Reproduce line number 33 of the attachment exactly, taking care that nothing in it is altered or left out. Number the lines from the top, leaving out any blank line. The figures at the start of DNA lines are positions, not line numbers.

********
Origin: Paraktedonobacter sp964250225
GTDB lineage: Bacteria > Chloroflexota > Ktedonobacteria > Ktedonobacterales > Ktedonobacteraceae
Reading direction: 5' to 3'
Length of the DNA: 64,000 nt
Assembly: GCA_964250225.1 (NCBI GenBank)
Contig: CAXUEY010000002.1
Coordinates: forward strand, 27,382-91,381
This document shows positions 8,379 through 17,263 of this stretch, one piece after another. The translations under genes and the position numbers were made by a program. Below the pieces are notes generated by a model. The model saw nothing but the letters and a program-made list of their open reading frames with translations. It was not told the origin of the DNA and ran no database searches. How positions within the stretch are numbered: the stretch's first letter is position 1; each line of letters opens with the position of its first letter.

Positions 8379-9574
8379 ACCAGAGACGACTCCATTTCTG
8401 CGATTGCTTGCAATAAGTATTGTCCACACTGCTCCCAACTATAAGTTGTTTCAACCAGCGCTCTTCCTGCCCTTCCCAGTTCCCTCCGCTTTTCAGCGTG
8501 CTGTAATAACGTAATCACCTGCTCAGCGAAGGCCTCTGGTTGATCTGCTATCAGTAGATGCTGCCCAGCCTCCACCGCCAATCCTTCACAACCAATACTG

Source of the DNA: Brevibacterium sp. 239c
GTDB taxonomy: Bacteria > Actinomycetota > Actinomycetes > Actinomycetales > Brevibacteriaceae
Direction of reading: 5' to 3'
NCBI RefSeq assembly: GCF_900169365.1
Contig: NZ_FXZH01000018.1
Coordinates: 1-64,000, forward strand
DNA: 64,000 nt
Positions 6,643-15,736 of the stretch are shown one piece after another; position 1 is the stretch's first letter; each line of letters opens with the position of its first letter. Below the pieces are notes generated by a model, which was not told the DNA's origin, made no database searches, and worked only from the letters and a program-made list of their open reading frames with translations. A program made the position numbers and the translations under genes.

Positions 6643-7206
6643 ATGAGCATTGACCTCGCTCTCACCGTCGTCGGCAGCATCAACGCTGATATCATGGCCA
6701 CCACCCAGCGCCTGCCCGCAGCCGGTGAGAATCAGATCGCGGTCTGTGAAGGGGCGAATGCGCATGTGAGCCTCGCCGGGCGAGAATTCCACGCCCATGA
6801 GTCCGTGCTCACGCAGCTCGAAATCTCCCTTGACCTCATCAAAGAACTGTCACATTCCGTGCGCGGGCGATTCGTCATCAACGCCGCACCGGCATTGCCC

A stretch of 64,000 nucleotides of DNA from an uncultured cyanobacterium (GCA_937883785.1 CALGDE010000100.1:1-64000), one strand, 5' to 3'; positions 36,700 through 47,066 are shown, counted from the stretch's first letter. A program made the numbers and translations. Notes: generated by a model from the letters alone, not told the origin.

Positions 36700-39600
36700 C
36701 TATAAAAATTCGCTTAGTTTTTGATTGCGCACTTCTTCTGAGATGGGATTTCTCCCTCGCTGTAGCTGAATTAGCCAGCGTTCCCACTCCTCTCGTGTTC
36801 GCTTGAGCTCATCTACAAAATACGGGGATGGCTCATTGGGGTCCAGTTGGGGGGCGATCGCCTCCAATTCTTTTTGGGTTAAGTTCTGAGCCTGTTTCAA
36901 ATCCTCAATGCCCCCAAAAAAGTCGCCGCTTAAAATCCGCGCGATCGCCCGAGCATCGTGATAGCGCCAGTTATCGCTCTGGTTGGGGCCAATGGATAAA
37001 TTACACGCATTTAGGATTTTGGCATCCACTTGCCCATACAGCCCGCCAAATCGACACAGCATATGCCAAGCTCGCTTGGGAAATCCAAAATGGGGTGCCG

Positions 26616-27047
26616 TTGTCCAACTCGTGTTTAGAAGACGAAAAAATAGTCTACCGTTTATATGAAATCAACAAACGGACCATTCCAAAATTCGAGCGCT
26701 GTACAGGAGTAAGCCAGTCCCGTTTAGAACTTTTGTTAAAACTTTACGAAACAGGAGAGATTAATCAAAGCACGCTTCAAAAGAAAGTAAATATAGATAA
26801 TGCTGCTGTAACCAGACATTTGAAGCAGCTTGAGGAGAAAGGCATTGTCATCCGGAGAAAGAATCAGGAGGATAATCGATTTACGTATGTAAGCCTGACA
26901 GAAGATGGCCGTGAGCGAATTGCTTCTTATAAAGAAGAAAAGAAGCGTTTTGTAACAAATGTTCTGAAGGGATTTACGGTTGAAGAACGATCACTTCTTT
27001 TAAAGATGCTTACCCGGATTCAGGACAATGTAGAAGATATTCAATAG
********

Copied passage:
26616 TTGTCCAACTCGTGTTTAGAAGACGAAAAAATAGTCTACCGTTTATATGAAATCAACAAACGGACCATTCCAAAATTCGAGCGCT